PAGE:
Genotoxic effects of estrogens.

@article{Liehr1990GenotoxicEO,
  title={Genotoxic effects of estrogens.},
  author={J. Liehr},
  journal={Mutation research},
  year={1990},
  volume={238 3},
  pages={
          269-76
        }
}
  • J. Liehr
  • Published 1990
  • Biology, Medicine
  • Mutation research
Estrogens are associated with several cancers in humans and are known to induce tumors in rodents. In this review a mechanism of carcinogenesis by estrogens is discussed which features the following key events: (1) Steroid estrogens are metabolized by estrogen 2- and 4-hydroxylases to catecholestrogens. Target organs of estrogen-induced carcinogenesis, hamster kidney or mouse uterus, contain high levels of estrogen 4-hydroxylase activity. Since the methylation of 4-hydroxyestradiol by catechol… Expand
Potential mechanisms of estrogen quinone carcinogenesis.
TLDR
The data suggest that other key protein targets for estrogen o-quinones could be redox-sensitive enzymes (i.e, GST P1-1, QR). Expand
Relative imbalances in the expression of estrogen-metabolizing enzymes in the breast tissue of women with breast carcinoma.
TLDR
In women with breast cancer, estrogen metabolism may be related to altered expression of multiple genes, and unbalances appear to be instrumental in causing excessive formation of catechol estrogen quinones that, by reacting with DNA, initiate the series of events leading to breast cancer. Expand
[Mechanisms of estrogen-induced carcinogenesis--detection of DNA adducts in cultured mammalian cells by 32P-postlabeling].
  • T. Tsutsui
  • Biology, Medicine
  • Nihon yakurigaku zasshi. Folia pharmacologica Japonica
  • 1997
TLDR
Induction of morphological transformation of SHE cells by estrogens correlates well with the ability of estrogens to induce DNA adduct formation, indicating that hormonal carcinogenesis is most likely a result of the interplay of both genetic and epigenetic factors. Expand
Quinoids formed from estrogens and antiestrogens.
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It is shown that quinones and quinone methides can be formed from both estrogens and antiestrogens, which could cause DNA damage directly through the formation of DNA adducts or indirectly through the generation of reactive oxygen species that oxidize DNA. Expand
Is 2-methoxyestradiol an endogenous estrogen metabolite that inhibits mammary carcinogenesis?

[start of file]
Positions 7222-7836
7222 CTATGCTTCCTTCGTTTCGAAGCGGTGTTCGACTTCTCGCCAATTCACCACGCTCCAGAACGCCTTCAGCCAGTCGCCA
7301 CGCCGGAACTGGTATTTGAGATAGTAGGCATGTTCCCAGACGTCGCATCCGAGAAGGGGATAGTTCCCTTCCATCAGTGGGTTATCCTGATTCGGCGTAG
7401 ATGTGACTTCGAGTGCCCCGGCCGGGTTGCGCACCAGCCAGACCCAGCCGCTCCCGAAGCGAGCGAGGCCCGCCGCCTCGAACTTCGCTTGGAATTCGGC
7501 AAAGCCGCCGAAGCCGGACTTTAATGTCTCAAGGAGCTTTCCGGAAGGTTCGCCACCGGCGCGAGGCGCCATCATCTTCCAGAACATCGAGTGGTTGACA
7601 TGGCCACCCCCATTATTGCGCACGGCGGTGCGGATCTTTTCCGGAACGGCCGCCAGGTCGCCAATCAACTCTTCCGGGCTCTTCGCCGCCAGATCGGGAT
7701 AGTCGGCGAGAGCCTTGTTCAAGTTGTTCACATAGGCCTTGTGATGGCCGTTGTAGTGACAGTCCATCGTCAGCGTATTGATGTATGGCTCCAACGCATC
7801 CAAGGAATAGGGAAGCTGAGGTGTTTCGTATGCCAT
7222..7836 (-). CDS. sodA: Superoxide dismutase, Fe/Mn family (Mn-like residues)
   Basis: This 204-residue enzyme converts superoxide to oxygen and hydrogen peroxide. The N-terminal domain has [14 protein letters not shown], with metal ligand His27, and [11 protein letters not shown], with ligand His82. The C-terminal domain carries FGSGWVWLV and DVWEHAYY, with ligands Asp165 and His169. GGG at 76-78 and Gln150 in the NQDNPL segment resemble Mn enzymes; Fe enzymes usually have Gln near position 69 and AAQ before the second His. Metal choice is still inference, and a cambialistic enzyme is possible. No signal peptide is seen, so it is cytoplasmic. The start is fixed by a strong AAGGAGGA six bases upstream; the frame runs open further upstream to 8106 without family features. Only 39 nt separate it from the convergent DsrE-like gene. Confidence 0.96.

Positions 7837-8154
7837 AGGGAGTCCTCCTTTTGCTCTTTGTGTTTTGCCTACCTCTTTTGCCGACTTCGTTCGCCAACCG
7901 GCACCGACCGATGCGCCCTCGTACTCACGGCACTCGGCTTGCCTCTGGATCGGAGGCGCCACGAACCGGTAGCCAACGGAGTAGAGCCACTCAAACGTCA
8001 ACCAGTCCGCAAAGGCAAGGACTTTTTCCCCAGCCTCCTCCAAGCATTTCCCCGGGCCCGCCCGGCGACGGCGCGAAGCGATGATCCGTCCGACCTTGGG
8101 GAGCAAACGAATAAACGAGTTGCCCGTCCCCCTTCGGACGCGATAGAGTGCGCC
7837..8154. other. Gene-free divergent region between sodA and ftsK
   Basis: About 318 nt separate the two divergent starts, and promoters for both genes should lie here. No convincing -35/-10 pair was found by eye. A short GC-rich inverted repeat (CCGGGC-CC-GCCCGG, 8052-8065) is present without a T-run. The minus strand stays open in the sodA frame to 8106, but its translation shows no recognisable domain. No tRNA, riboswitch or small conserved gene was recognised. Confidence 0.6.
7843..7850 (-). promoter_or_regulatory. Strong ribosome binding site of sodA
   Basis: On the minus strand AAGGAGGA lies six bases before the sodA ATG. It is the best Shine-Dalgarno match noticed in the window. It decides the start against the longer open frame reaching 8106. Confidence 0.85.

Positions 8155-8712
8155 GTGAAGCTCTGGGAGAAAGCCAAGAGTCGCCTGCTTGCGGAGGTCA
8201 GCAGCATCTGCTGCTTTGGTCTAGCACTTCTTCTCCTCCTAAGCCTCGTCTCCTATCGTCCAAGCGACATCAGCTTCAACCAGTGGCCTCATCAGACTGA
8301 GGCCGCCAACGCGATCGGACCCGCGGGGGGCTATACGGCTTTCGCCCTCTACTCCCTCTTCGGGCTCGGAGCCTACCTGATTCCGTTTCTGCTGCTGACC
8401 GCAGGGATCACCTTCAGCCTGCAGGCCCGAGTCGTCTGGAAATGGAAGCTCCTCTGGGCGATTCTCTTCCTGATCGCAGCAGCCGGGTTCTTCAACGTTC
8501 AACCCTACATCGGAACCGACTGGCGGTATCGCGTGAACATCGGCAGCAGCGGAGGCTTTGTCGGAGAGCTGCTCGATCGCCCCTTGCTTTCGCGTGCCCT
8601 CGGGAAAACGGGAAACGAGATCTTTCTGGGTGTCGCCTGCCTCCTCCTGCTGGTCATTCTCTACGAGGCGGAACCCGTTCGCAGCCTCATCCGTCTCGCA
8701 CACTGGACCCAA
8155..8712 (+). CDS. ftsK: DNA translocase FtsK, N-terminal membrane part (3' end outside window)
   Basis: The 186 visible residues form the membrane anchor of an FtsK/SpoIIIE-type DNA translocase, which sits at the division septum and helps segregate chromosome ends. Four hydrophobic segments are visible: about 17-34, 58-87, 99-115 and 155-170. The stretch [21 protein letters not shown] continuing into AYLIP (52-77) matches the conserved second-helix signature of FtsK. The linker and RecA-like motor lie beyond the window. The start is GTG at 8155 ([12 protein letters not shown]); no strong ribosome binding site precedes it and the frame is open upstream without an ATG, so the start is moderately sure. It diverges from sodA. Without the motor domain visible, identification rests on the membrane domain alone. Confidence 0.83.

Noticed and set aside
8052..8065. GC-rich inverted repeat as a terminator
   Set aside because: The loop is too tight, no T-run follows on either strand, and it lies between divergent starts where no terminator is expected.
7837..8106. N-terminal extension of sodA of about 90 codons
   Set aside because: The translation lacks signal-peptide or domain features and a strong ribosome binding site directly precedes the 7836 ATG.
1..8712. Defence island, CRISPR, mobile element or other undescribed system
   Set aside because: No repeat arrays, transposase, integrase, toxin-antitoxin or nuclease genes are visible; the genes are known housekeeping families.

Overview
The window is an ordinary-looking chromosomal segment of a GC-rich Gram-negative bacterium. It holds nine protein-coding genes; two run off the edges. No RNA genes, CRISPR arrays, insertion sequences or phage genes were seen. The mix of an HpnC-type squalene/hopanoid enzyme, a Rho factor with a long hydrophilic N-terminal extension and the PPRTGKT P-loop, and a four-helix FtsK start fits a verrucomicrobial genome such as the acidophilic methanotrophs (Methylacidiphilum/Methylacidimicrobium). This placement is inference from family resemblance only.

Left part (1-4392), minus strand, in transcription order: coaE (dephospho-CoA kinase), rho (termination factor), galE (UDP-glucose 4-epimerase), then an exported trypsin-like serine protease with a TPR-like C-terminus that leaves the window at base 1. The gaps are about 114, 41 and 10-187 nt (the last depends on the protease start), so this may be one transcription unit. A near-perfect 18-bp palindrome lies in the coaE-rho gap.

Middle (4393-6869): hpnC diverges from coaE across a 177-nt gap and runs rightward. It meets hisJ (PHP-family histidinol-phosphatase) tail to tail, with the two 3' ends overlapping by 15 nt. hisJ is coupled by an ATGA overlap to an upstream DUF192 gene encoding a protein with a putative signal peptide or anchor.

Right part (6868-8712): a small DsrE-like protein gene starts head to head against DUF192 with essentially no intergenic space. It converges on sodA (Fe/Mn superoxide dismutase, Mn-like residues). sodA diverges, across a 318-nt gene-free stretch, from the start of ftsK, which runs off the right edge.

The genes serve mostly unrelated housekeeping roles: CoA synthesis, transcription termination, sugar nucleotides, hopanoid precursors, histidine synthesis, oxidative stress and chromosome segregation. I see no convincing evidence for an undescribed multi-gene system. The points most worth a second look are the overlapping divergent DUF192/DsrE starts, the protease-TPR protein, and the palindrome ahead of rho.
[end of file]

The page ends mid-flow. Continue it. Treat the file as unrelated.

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Recent studies on the antitumorigenic and antiangiogenic effects of exogenously administered 2-methoxyestradiol in vitro and in vivo are reviewed and it is suggested that some unique effects of 2-MethoxyESTradiol may be mediated by a specific intracellular effector or receptor that is refractory to the parent hormone, estradiol. Expand
Interactions between hormones and chemicals in breast cancer.
  • S. Safe
  • Biology, Medicine
  • Annual review of pharmacology and toxicology
  • 1998
TLDR
Results of recent studies suggest that chemical-induced modulation of 2- OHE1/16 alpha-OHE1 metabolite ratios is not predictive of xenoestrogens or mammary carcinogens, and it is unlikely that xenoESTrogens contribute significantly to a woman's overall lifetime exposure to estrogens. Expand
Free radical generation by redox cycling of estrogens.
  • J. Liehr, D. Roy
  • Chemistry, Medicine
  • Free radical biology & medicine
  • 1990
TLDR
The in vivo activities of enzymes supporting redox cycling of estrogens and free radical generation is correlated with induction of kidney tumors in Syrian hamsters, suggesting a role of free radicals in the induction of tumors by estrogen. Expand
4-Hydroxyestradiol induces oxidative stress and apoptosis in human mammary epithelial cells: possible protection by NF-kappaB and ERK/MAPK.
TLDR
4-OHE2 caused transient activation of extracellular signal-regulated protein kinases (ERK) involved in transmitting cell survival or death signals and a pharmacological inhibitor of ERK aggravated the 4- OHE2-induced cytotoxicity, supporting the pivotal role of ERk in protecting against catechol estrogen-induced oxidative cell death. Expand
Activation of estrogen receptor-mediated gene transcription by the equine estrogen metabolite, 4-methoxyequilenin, in human breast cancer cells.
TLDR
Comparison of the properties of 4-MeOEN with estradiol (E(2)) in human breast cancer cells showed that 4- MeOEN is a proliferative, estrogenic agent that may contribute to carcinogenesis. Expand
Selective estrogen receptor modulator delivery of quinone warheads to DNA triggering apoptosis in breast cancer cells.
TLDR
The results suggest that DNA damage induced by catechol estrogen metabolites can be amplified in ER(+) cells independent of hormonal activity and gives ER-dependent, enhanced apoptosis in mammary cancer cells of potential application in cancer therapy. Expand
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